High dollar – lower noise zone
by Mike Kroll
The Zephyr, Galesburg
This past Monday night's Galesburg City Council meeting was essentially uneventful. But it was preceded by a city council work session where a study by SRF Consulting Group on creating quiet zones along Galesburg rail lines was presented. The huge number of trains that traverse Galesburg daily combined the the large number of at-grade rail crossings results in lots of rail horn noise. The obnoxious rail horns are mandated by federal regulation which itself was prompted by the railroad industry's own desire to minimize liability for accidents between trains and vehicles. The bottom line was that to minimize or eliminate train horn noise would be a very costly endeavor for which Galesburg would be unlikely to receive either state or federal financial assistance to complete.
With 100 trains per day (and many more expected in the coming years) running along the old Santa Fe line known as the Chillicothe Subdivision in BNSF lingo crossing 15 streets at grade the horn noise on this track alone is sufficient to aggravate many and accounts for the great majority of the train noise problem. The city hired SRF to study the many Galesburg at-grade train crossings and evaluate what would be required according to standards set by the Federal Rail Administration to implement quiet zones in Galesburg. If quiet zones were implemented trains traveling along the affected corridors would be exempt from the current rule to blow their very loud train horns as they approach and pass each at-grade crossing. However, costly improvements would be required to gain the award of quiet zone status.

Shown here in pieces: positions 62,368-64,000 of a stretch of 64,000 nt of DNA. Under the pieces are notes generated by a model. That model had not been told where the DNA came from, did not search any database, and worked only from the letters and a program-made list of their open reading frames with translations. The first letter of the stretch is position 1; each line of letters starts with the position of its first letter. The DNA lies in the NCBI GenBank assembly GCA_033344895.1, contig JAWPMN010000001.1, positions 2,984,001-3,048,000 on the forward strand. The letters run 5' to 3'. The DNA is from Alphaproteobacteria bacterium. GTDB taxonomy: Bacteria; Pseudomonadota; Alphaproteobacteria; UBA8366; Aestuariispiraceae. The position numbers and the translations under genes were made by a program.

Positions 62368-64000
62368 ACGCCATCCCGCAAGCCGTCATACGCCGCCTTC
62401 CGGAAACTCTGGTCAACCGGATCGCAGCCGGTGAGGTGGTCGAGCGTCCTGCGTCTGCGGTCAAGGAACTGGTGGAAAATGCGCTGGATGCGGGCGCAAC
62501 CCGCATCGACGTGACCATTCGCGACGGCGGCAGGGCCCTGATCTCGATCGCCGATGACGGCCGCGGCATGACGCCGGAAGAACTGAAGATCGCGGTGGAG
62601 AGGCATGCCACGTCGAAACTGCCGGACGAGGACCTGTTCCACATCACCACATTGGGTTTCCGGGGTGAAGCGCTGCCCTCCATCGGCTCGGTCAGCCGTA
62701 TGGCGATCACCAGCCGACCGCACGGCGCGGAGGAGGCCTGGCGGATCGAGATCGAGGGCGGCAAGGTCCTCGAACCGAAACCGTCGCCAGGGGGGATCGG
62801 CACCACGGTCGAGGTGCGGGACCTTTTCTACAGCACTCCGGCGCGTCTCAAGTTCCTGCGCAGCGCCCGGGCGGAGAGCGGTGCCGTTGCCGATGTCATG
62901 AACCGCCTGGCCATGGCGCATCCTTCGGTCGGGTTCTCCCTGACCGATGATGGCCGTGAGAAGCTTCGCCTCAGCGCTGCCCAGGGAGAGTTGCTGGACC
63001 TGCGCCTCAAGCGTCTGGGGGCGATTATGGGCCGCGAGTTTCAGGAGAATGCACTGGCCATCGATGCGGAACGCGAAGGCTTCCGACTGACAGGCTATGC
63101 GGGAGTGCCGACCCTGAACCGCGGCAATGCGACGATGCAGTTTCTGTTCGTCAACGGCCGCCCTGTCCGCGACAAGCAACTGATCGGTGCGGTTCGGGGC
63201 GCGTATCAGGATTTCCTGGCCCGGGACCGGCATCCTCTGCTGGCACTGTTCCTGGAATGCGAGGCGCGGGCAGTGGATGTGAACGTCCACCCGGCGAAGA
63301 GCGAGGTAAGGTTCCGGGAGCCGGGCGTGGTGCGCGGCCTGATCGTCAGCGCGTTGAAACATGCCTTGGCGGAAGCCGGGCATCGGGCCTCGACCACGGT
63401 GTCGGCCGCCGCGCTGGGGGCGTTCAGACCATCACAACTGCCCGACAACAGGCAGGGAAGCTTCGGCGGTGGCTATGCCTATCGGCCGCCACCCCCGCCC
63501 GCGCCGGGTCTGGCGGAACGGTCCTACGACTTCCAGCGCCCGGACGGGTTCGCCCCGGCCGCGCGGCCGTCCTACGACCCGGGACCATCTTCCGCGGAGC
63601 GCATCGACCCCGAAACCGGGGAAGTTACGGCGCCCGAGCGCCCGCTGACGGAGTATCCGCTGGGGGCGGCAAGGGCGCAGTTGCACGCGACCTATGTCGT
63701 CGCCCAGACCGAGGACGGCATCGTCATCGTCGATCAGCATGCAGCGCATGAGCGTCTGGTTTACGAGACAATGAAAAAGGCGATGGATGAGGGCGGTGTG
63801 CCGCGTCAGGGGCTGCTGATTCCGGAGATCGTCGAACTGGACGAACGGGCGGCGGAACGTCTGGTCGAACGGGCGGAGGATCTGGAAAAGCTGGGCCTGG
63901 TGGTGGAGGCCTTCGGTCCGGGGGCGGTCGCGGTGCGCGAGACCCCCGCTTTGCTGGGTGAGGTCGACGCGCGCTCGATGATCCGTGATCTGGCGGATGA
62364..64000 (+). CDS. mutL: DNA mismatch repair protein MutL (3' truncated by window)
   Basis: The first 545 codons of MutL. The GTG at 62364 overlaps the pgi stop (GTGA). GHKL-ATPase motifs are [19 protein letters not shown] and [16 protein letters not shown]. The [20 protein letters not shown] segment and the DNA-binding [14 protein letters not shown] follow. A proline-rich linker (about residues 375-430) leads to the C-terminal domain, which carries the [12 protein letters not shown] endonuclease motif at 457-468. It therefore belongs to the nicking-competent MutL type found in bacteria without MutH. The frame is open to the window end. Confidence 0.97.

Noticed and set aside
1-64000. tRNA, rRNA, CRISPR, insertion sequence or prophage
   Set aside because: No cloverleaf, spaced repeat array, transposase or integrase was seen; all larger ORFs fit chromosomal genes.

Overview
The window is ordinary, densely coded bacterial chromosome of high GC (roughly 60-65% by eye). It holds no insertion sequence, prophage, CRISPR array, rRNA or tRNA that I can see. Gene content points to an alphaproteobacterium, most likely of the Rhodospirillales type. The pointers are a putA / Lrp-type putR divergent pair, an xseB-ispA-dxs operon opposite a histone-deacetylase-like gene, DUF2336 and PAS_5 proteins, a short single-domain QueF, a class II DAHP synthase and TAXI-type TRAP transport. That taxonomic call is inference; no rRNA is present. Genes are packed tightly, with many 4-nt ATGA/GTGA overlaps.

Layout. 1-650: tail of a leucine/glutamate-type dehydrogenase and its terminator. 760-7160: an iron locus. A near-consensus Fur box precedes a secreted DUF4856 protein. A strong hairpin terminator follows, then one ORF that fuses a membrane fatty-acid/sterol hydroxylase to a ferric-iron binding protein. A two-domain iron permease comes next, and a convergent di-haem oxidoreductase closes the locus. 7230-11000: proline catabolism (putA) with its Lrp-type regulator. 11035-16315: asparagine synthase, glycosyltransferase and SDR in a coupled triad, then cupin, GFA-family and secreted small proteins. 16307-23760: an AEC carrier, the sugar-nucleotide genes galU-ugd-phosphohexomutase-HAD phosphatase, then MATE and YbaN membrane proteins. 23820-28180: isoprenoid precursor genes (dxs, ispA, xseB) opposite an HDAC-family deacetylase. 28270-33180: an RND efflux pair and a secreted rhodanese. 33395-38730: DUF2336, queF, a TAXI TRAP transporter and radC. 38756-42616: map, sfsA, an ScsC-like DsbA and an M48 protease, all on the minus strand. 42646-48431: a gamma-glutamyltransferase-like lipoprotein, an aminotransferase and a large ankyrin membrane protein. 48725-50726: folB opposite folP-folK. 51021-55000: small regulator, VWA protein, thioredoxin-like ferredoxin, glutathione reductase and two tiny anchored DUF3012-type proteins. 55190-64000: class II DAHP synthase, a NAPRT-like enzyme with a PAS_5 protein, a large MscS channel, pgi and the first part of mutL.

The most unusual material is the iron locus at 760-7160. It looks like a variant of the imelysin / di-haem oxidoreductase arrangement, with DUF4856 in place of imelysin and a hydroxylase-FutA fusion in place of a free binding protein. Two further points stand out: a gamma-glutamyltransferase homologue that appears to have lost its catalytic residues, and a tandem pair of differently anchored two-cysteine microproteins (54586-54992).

SRF estimates that to totally eliminate all train horn noise across Galesburg would require spending at least $5.33 million while simply silencing the horns along the infamous Chillicothe Subdivision would cost $2.6 million (presuming the Seminary Street bridge is constructed and 4 of the remaining crossings are closed). SRF's Andrew Mielke recommended that the city's best bet would be to implement their recommendations along the Chillicothe Subdivision, the single East Fremont Street crossing (Barstow Subdivision) and Mendota Subdivision that crosses East Main Street but presumes that crossing would be replaced with an underpass. Obviously the cost of the Seminary Street overpass and the East Main Street underpass are not included in these figures but remain extremely costly multi-million projects awaiting funding themselves.